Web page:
Slow file reads on Win/Ruby 1.9: Use 'rb' mode (and maybe 1.9.2) to slurp big files quickly.

posted 2010-Nov-15

I'm forced to use Ruby on Windows at work. (I love Ruby. I'm not a big fan of Windows.) Recently I was processing large (150MB) log files. Each is a text file with reasonable line lengths (300-500 characters per line). In the process, I found out that File.open is very slow for large files on Windows unless you read it as a binary file.

Following are the results of a test I made using Ruby 1.9.1 on Windows 7 (64-bit) using smaller subsets of one of the log files:

File.foreach File.open(file) File.open(file,'rb')
2k.txt
2,000 lines
630kiB
~19k lines/sec
~6.0MB/sec
~11k lines/sec
~3.5MB/sec
~188k lines/sec
~60MB/sec
10k.txt
10,000 lines
3,136kiB
~19k lines/sec
~6.0MB/sec
~8k lines/sec
~2.5MB/sec
~188k lines/sec
~58MB/sec
20k.txt
20,000 lines
6,394kiB
~19k lines/sec
~6.0MB/sec
~5.6k lines/sec
~1.8MB/sec
~188k lines/sec
~58MB/sec
40k.txt
40,000 lines
12,787kiB
~19k lines/sec
~6.0MB/sec
~3.3k lines/sec
~1.0MB/sec
~188k lines/sec
~58MB/sec

The graphs above are the result of watching the middle test on an 80k file using Process Explorer. (To ensure that the file is in the disk cache, the same process is run twice; see below.) It's particularly surprising that a) memory appears to be being garbage collected in the middle of the file slurp, and b) much of the memory allocated by the first slurp isn't released as the second one starts. Although not shown in these tests, disabling garbage collection does not improve this problem noticeably.

Lesson: Don't try to slurp a really large file on Windows using File.open in text mode. At 150MB, I let my script run for almost half an hour on the first file before giving up and killing the process.

The tests were run on a 2.8GHz Intel i7 860 with 8GB of RAM and a 10kRPM hard drive. The machine was under no load and had plenty of RAM available. All tests max out the CPU on one of eight cores while running. The worst-performing test consumed only 30.4MB at its peak.

Here is the test code:

...and here is the output I got:

C:\>ruby --version
ruby 1.9.1p243 (2009-07-16 revision 24175) [i386-mingw32]

C:\>ruby foreach.rb 2k.txt
File.foreach read 2000 lines & 0.6MB in 0.103s (19415 lines/sec, 6.0MB/sec)
File.foreach read 2000 lines & 0.6MB in 0.103s (19415 lines/sec, 6.0MB/sec)

C:\>ruby foreach.rb 10k.txt
File.foreach read 10000 lines & 3.1MB in 0.507s (19721 lines/sec, 6.0MB/sec)
File.foreach read 10000 lines & 3.1MB in 0.513s (19491 lines/sec, 6.0MB/sec)

C:\>ruby foreach.rb 20k.txt
File.foreach read 20000 lines & 6.2MB in 1.033s (19359 lines/sec, 6.0MB/sec)
File.foreach read 20000 lines & 6.2MB in 1.044s (19155 lines/sec, 6.0MB/sec)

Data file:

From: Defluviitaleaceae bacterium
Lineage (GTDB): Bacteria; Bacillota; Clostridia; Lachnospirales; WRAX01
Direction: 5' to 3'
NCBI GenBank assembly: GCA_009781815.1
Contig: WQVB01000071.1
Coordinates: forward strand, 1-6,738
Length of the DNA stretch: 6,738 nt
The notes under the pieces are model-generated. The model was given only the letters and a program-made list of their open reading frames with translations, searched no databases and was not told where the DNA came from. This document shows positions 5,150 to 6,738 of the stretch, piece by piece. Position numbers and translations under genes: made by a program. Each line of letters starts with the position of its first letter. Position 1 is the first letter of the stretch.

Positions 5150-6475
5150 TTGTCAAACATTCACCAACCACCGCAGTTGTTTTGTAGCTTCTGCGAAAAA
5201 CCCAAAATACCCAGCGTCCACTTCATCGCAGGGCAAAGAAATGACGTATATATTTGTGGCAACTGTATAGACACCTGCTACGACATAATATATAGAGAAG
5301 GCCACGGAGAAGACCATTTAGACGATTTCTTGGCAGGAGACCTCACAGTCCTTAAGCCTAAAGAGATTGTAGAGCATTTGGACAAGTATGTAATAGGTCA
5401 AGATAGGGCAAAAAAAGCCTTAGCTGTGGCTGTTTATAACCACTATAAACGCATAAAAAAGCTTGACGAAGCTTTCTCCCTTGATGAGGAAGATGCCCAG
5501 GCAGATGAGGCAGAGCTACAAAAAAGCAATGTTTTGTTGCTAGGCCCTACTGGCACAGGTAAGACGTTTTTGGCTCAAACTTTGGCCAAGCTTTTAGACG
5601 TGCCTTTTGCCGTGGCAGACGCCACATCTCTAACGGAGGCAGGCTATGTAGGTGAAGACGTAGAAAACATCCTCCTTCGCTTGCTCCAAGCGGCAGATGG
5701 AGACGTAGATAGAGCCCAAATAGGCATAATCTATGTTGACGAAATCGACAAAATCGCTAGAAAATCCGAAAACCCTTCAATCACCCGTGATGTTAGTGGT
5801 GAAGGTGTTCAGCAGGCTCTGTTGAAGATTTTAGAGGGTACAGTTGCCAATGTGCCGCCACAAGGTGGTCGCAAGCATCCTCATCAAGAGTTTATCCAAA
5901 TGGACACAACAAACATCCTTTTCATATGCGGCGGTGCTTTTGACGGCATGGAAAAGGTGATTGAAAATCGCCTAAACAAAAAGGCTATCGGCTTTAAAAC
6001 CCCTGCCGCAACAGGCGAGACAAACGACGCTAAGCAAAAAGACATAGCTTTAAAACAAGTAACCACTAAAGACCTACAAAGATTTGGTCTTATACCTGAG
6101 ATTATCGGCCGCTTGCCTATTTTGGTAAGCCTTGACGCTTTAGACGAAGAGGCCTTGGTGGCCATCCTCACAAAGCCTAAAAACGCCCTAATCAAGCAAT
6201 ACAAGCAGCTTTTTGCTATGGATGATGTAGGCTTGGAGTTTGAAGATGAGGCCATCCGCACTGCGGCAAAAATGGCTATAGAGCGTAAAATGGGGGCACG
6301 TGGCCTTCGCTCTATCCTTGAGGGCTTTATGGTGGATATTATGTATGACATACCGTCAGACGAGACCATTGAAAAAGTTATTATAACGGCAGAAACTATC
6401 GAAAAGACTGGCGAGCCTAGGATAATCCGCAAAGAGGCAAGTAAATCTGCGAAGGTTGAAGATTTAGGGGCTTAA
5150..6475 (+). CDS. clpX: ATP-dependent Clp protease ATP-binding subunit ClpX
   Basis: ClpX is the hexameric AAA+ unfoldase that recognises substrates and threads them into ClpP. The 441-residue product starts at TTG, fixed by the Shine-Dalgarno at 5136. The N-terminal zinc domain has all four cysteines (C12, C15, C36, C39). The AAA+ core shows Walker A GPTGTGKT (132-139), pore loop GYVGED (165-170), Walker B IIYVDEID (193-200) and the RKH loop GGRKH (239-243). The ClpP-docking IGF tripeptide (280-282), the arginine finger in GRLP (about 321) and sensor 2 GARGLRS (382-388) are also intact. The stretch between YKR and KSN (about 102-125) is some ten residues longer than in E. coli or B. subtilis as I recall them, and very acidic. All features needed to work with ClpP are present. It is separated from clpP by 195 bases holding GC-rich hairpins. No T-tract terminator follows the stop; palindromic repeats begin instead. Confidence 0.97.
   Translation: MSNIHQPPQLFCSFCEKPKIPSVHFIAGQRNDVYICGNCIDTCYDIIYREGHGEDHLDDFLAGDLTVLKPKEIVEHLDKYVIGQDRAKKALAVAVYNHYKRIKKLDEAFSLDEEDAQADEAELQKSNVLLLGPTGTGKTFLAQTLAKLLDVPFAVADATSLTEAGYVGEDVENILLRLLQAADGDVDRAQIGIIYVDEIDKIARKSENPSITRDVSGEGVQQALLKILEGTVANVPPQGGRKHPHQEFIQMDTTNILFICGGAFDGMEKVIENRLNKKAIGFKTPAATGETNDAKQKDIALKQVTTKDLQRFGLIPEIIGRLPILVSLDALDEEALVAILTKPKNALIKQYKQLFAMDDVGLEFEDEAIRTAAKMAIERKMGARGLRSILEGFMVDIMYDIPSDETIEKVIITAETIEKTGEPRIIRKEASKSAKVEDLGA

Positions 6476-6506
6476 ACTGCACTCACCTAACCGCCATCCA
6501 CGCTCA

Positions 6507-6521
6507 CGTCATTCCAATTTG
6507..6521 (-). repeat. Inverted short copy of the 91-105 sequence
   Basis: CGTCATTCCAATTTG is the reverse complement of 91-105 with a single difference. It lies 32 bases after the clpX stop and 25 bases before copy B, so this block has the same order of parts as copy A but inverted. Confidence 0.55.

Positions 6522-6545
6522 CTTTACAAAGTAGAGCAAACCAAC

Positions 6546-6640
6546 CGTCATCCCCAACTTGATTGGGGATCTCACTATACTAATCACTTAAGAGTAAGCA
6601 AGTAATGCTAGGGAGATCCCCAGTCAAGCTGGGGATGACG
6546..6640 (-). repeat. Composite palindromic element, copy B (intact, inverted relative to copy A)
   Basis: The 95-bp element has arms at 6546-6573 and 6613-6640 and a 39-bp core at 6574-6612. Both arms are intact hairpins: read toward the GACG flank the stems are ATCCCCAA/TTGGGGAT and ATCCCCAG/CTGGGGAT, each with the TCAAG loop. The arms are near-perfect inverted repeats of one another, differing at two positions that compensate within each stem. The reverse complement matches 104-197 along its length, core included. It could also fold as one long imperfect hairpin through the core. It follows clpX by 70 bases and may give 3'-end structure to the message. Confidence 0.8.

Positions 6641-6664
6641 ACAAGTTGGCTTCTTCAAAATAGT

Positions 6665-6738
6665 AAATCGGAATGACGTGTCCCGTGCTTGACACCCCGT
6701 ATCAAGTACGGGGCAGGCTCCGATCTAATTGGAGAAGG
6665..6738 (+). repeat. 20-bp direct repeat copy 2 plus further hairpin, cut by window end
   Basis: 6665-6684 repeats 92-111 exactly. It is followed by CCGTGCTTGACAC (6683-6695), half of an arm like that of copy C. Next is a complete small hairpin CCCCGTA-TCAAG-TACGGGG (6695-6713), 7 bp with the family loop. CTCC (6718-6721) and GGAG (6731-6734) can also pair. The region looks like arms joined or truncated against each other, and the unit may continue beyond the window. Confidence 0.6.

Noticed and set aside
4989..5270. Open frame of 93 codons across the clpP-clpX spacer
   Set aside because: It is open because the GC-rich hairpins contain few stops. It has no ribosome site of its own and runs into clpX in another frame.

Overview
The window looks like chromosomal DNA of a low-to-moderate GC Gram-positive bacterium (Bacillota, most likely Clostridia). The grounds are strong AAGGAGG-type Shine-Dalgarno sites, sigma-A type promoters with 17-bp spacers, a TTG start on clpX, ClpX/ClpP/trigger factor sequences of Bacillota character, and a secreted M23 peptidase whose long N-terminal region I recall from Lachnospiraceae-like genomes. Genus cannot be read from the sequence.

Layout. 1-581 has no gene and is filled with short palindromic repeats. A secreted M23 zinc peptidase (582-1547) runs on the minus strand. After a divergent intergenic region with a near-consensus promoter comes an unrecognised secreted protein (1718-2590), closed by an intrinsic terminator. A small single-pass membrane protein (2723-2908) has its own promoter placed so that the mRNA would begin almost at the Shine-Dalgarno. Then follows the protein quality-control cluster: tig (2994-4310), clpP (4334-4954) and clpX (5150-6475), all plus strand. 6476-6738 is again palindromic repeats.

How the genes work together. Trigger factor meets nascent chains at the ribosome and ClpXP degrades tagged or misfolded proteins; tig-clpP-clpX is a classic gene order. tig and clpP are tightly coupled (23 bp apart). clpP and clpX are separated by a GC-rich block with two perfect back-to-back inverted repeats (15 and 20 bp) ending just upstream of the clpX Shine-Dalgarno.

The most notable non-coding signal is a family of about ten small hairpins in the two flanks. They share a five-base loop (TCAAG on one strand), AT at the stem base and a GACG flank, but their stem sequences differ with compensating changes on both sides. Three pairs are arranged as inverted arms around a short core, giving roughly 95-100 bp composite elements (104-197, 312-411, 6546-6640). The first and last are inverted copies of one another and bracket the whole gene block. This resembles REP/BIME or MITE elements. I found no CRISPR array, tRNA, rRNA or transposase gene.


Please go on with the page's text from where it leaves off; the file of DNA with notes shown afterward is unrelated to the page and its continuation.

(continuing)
C:\>ruby foreach.rb 40k.txt
File.foreach read 40000 lines & 12.5MB in 2.070s (19321 lines/sec, 6.0MB/sec)
File.foreach read 40000 lines & 12.5MB in 2.091s (19127 lines/sec, 6.0MB/sec)

C:\>ruby readrb.rb 2k.txt
File.open(...,'rb') read 2000 lines & 0.6MB in 0.011s (181801 lines/sec, 55.7MB/sec)
File.open(...,'rb') read 2000 lines & 0.6MB in 0.010s (199980 lines/sec, 61.3MB/sec)

C:\>ruby readrb.rb 10k.txt
File.open(...,'rb') read 10000 lines & 3.1MB in 0.053s (188657 lines/sec, 57.6MB/sec)
File.open(...,'rb') read 10000 lines & 3.1MB in 0.054s (185168 lines/sec, 56.5MB/sec)

C:\>ruby readrb.rb 20k.txt
File.open(...,'rb') read 20000 lines & 6.2MB in 0.106s (188659 lines/sec, 58.7MB/sec)
File.open(...,'rb') read 20000 lines & 6.2MB in 0.107s (186896 lines/sec, 58.2MB/sec)

C:\>ruby readrb.rb 40k.txt
File.open(...,'rb') read 40000 lines & 12.4MB in 0.213s (187774 lines/sec, 58.4MB/sec)
File.open(...,'rb') read 40000 lines & 12.4MB in 0.213s (187774 lines/sec, 58.4MB/sec)

C:\>ruby read.rb 2k.txt
File.open(...) read 2000 lines & 0.6MB in 0.177s (11298 lines/sec, 3.5MB/sec)
File.open(...) read 2000 lines & 0.6MB in 0.177s (11298 lines/sec, 3.5MB/sec)

C:\>ruby read.rb 10k.txt
File.open(...) read 10000 lines & 3.1MB in 1.205s (8297 lines/sec, 2.5MB/sec)
File.open(...) read 10000 lines & 3.1MB in 1.208s (8277 lines/sec, 2.5MB/sec)

C:\>ruby read.rb 20k.txt
File.open(...) read 20000 lines & 6.2MB in 3.547s (5638 lines/sec, 1.8MB/sec)
File.open(...) read 20000 lines & 6.2MB in 3.559s (5618 lines/sec, 1.7MB/sec)

C:\>ruby read.rb 40k.txt
File.open(...) read 40000 lines & 12.4MB in 11.784s (3394 lines/sec, 1.1MB/sec)
File.open(...) read 40000 lines & 12.4MB in 11.870s (3369 lines/sec, 1.0MB/sec)

The clear answer should be to use File.open(file,'rb'){ |x| x.read } (when RAM is available), but a separate machine (running the same build of Ruby on 32-bit Windows 2003 Server) gave me this error when run on large files:

irb(main):003:0> contents = File.open(logfile,'rb'){ |x| x.read }
Errno::EINVAL: Invalid argument - my_really_big_logfile.txt
        from (irb):3:in `read'
        from (irb):3:in `block in irb_binding'
        from (irb):3:in `open'
        from (irb):3
        from C:/Ruby/bin/irb:12:in `
'

Upgrading to Ruby 1.9.2 on that machine fixed this problem.

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